MOTHER'S Rope Wood Carrier

All you need to make this wood carrier are several feet of hemp rope and some scrap lumber.

| September/October 1978


Refer to this photo when assembling the rope wood carrier.


You know the story. No matter how you try to tote an armload of kindling or loose firewood, you always wind up wishin' you had an extra pair of hands (right up to the instant you trip over a step or try to open a door, and the whole dad-ratted stack of dot-nobbled chunks of wood slips out of your grasp and tumbles to the ground).

Luckily—at least for the English language—life doesn't have to be that way. Not if you have one of MOTHER EARTH NEWS' laughably simple wood carriers handy the next time you want to fill our rebar log holder.

And is this carrier easy to build! Even if you're a real fumble-fingers , you can assemble the little jewel in only a few minutes from the kind of "junk" that most folks have lying around the house. All you need are [1] several feet of old hemp rope—nylon will do in a pinch—and [2] some lumber scraps that are at least 1 1/2 inches wide and 5/8 inch thick.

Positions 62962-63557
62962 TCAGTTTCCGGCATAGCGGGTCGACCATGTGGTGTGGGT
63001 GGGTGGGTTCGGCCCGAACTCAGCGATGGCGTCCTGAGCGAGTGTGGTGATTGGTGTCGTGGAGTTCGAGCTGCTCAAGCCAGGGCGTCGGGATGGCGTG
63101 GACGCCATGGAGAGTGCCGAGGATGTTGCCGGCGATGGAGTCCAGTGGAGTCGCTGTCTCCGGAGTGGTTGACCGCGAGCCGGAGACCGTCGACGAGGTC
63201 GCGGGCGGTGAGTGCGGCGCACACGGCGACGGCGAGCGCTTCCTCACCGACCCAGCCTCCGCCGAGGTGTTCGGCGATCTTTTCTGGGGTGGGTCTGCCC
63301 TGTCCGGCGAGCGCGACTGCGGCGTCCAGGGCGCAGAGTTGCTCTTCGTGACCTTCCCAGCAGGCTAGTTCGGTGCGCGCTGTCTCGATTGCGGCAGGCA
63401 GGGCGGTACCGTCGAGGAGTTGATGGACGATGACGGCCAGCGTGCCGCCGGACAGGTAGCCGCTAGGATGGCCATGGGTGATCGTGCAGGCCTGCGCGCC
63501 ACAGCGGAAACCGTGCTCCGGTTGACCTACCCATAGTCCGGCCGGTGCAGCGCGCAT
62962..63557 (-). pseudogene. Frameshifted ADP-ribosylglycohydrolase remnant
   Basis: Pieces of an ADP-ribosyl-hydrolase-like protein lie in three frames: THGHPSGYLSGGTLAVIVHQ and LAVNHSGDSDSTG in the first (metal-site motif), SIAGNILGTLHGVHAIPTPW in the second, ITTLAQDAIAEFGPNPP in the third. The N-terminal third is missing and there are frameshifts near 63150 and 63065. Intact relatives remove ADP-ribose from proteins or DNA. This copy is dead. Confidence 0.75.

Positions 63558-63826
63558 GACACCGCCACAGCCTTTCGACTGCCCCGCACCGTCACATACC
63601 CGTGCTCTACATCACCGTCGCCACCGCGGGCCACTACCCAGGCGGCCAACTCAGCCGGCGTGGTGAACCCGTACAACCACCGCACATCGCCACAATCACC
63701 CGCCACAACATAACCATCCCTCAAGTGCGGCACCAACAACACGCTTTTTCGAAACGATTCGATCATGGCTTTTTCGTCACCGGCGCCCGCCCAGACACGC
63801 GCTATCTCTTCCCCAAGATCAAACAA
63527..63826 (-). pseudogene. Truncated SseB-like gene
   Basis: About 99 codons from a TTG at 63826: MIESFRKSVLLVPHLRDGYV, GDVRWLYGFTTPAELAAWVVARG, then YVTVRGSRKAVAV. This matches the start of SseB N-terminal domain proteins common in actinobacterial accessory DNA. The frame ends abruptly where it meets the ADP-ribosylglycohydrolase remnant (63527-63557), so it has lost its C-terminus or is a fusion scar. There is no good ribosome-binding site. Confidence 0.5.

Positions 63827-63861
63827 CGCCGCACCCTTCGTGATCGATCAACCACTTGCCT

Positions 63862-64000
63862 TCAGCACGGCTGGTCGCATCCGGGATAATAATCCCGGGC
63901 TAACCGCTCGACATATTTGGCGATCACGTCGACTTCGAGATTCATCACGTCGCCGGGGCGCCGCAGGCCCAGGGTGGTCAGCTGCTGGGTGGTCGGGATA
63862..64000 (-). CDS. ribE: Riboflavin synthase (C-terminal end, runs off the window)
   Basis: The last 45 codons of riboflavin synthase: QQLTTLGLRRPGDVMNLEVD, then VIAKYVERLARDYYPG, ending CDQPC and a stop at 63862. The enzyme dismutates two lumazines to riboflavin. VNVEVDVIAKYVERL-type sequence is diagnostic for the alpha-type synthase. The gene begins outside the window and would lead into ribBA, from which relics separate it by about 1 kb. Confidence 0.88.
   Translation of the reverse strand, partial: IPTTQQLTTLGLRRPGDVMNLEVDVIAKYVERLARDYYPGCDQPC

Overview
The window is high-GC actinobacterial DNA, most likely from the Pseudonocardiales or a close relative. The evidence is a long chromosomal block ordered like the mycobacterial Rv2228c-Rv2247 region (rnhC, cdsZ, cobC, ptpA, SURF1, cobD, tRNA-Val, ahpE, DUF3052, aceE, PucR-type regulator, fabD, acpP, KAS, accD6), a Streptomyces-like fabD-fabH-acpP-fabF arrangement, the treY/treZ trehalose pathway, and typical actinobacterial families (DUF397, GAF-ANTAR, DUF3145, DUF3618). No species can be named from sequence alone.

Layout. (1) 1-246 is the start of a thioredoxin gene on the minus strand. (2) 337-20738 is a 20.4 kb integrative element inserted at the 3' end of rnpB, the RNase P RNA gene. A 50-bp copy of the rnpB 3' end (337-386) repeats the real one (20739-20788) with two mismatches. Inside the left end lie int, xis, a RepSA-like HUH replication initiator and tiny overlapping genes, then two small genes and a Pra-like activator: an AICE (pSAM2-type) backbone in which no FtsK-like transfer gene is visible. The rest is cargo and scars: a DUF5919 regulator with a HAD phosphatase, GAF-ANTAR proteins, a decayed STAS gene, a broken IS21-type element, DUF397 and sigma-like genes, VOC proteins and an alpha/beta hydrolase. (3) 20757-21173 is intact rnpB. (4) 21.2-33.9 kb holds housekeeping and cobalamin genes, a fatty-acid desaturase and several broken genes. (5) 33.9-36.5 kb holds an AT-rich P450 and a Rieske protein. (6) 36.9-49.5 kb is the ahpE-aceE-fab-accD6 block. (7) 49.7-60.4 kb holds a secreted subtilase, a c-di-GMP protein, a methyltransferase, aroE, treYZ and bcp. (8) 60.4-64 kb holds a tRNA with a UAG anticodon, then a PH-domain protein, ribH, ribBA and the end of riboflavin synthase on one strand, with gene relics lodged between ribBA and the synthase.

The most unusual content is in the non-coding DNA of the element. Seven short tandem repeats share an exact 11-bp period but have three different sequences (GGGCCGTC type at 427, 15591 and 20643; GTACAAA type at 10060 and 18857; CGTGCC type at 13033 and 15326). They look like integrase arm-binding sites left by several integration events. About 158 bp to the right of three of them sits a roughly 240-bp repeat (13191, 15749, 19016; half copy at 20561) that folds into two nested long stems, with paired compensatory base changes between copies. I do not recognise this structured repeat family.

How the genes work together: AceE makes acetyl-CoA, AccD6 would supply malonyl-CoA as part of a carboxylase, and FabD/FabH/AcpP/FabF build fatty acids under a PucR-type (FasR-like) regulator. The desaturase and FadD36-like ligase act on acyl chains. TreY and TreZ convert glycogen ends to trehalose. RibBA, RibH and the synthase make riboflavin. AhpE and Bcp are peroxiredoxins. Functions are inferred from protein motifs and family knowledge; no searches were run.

You'll need three pieces of wood, each 22 inches long. Drill four 1/2-inch (or whatever size it takes to accommodate the rope you've chosen) holes-spaced six inches apart "on center," with two inches left at either end of each stick through all three pieces of the lumber. Next drill an additional two holes—slightly outboard of the four holes you've just made—in two (only two) of the spreader bars. Then sand off the splinters and stain or shellac the bars ... or just leave 'em unfinished.

All right. Now cut four 3-foot-long lengths of stout line and tie a solid knot in one end of each. Thread the rope through the four inboard openings in one of the six-holed spreader bars and tie four more knots—one in each line—so that the wood is held securely at the end of the ropes. Then measure out 10 1/2 inches of line and tie four more knots.

Slip the four-holed spreader bar down the lengths of rope until it's snugged against these knots, and tie four knots to hold it in place. Then measure out another 10 1/2 inches of rope, tie four more knots, slip on the remaining six-holed bar, tie a final four knots to anchor it, and cut off the loose ends.

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